In the latest carousel that is the Denver Broncos’ QB situation, Joe Flacco will be the newest signal caller to step under center since being acquired via trade from Baltimore. Behind him will be Drew Locke, rookie QB from Missouri. While many see it as the veteran’s job to groom the presumed future at that position, Flacco doesn’t see it the same way. He feels that it is up to Locke to learn and absorb without guiding him along. “Listen, I have so many things to worry about. I’m trying to go out there and play the best football of my life,” Flacco told reporters Monday following the Broncos’ first day of organized team activities. “As far as a time constraint and all of that stuff, I’m not worried about developing guys or any of that. That is what it is. I hope he does it well. I don’t look at that as my job. My job is to go win football games for this football team.”
Does that mean that Lock is incapable and needs someone to guide him? That’s hardly the case. In 2017, he passed for 3,964 yards and 44 TDs. He followed that with 3,498 yards and 28 TDs in 2018. Some felt that he was worth taking in the first round as a potential starter. So, he doesn’t exactly need his hand held. However, when someone in his position can be mentored by a veteran who has won a Super Bowl, it’s something one would hope to take advantage of. Flacco thinks that mentoring from a distance and absorbing knowledge from offensive coordinator, Rich Scangarello, is the approach Lock should use. “I hope (Lock) does learn from me because that means we’re out there and we’re slinging it around and having a lot of fun,” Flacco said. “I’m not a selfish person, I don’t think. There are times where you have to be selfish. Rich Scangarello does such a good job in those meeting rooms. Drew is going to learn from listening to him talk and then us getting the reps on the field and seeing how we all do it as a collective group of quarterbacks.” Coach Vic Fangio echoed that sentiment by saying, “It’s on Drew(Lock) to soak in and learn.”
Like I said, Drew doesn’t need a handler. Yes, it is ultimately up to him to learn as much as he can from coaches and what he can pick up visually. Flacco is not required to do anything other than what he was brought in to do by Elway. Yes, he does have to learn a new system to run the Broncos offense. That’s nothing new to quarterbacks or anyone playing other positions. He doesn’t get a pass there. Charles Barkley claimed he wasn’t a role, but that doesn’t mean he wasn’t one. Flacco is the leader of that team. The team needs to know that as their leader, he will invest in each of them. So, he needs to lose the “I’m here to win games and collect a paycheck” attitude. The team is supposed to be a cohesive unit, with each member working together to make sure the parts work. That “I’m here to win games” sentiment reminds me of the movie “The Replacements”. Before the final game of the season, the starting QB, Eddie Martel, decided to cross the line and end his strike. This led replacement QB Shane Falco, played by Keanu Reeves, to walk away, handing the reigns back to the original leader of the offense. In the first half of that game, it was completely disastrous under Martel’s guidance. He couldn’t get the team, filled mostly still of replacement players, to play for him. He didn’t respect them and let them know that frequently while touting his accomplishments. Once more, he made sure the players knew he was there to get paid and win games. At halftime, in danger of losing this pivotal last game, Falco returned and the team booted Martel out of the locker room. Ultimately, his squad won the game. More importantly, Shane Falco had the respect of his team due to giving his heart and soul to them. That is the attitude Flacco needs to take on; especially since he’s getting paid the sum of $25 million a year. If he’s not willing to go the extra mile for that amount and more importantly for his cast of players, being “here to win games” isn’t going to happen.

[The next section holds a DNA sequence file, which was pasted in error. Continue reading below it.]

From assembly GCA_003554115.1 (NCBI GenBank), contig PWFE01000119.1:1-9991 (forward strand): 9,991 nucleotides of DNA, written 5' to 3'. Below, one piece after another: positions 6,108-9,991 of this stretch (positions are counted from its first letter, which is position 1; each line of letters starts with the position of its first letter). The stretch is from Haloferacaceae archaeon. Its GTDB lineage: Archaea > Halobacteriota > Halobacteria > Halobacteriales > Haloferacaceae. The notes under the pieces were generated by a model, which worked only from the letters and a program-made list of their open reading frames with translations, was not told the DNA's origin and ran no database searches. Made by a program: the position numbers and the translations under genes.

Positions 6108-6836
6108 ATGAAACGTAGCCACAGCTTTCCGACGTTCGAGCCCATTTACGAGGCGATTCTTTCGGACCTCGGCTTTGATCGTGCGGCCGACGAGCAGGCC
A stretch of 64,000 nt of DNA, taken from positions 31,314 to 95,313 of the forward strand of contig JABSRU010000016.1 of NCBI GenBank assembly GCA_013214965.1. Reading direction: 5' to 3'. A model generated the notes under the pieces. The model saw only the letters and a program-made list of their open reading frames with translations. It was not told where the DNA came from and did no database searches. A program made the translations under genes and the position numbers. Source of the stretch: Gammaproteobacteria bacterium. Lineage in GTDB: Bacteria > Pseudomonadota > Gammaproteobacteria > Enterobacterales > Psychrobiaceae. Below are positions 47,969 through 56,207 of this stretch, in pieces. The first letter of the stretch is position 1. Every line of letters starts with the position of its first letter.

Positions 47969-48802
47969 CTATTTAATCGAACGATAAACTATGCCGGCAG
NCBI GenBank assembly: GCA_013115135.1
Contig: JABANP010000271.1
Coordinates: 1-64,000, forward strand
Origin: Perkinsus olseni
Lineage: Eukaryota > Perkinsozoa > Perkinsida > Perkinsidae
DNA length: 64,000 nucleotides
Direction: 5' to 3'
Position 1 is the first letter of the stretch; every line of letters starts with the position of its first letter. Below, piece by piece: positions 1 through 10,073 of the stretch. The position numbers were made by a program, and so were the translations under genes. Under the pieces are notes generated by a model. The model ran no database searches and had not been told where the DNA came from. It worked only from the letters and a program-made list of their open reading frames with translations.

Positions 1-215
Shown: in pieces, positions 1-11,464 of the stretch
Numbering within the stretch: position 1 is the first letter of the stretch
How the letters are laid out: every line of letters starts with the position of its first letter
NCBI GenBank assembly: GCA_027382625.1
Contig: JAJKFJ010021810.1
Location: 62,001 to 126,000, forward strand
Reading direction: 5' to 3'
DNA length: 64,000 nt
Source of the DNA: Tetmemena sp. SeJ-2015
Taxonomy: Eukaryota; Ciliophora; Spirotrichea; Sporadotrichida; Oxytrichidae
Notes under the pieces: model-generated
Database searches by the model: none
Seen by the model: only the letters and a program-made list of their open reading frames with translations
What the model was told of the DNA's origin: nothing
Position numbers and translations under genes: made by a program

So, what has led to this way of thinking? Could there be some bitterness still lingering from being ousted by Baltimore in favor of Lamar Jackson? As a Ravens fan, I felt the move as a bit premature, but he was traded none-the-less. Joe now has a new home with a new start. On paper, he’s not required to be Drew Lock’s “Mr. Miyagi”. However, as a professional and a veteran of the game, he should take it upon himself to pour into those coming behind him. While Lock will benefit from his offensive coordinator’s teaching, it just doesn’t reach the same beneficial level of learning he would receive from a Super Bowl winning QB. Flacco stated that he doesn’t think he’s a selfish player, but there are times that he must be. That can be true of any person. However, when he has the opportunity to give back to the game that has given so much to him, being selfish should not come into play. Lock is eager for the opportunity to be under Flacco’s wing and went so far as to tell reporters he’s “excited to learn from a guy who’s won a Super Bowl.” While it may not be Joe Flacco’s official job to groom Drew Lock, being a seasoned veteran and a leader requires him to do just that.
I am a 2003 graduate from the University of Alabama with a degree in Exercise Science. While at the Capstone, I served as a student assistant with the head strength and conditioning coach of the Crimson Tide football team. I have competed in both powerlifting and bodybuilding for several years. In addition, I have served athletes and people through the arena of personal training. Jesus is my Lord and Savior. I am a passionate fan of Alabama, but do not make other fan bases miserable because of it. College football has my heart first, but I cover all areas of sports. Follow me on Twitter: @justinriley7!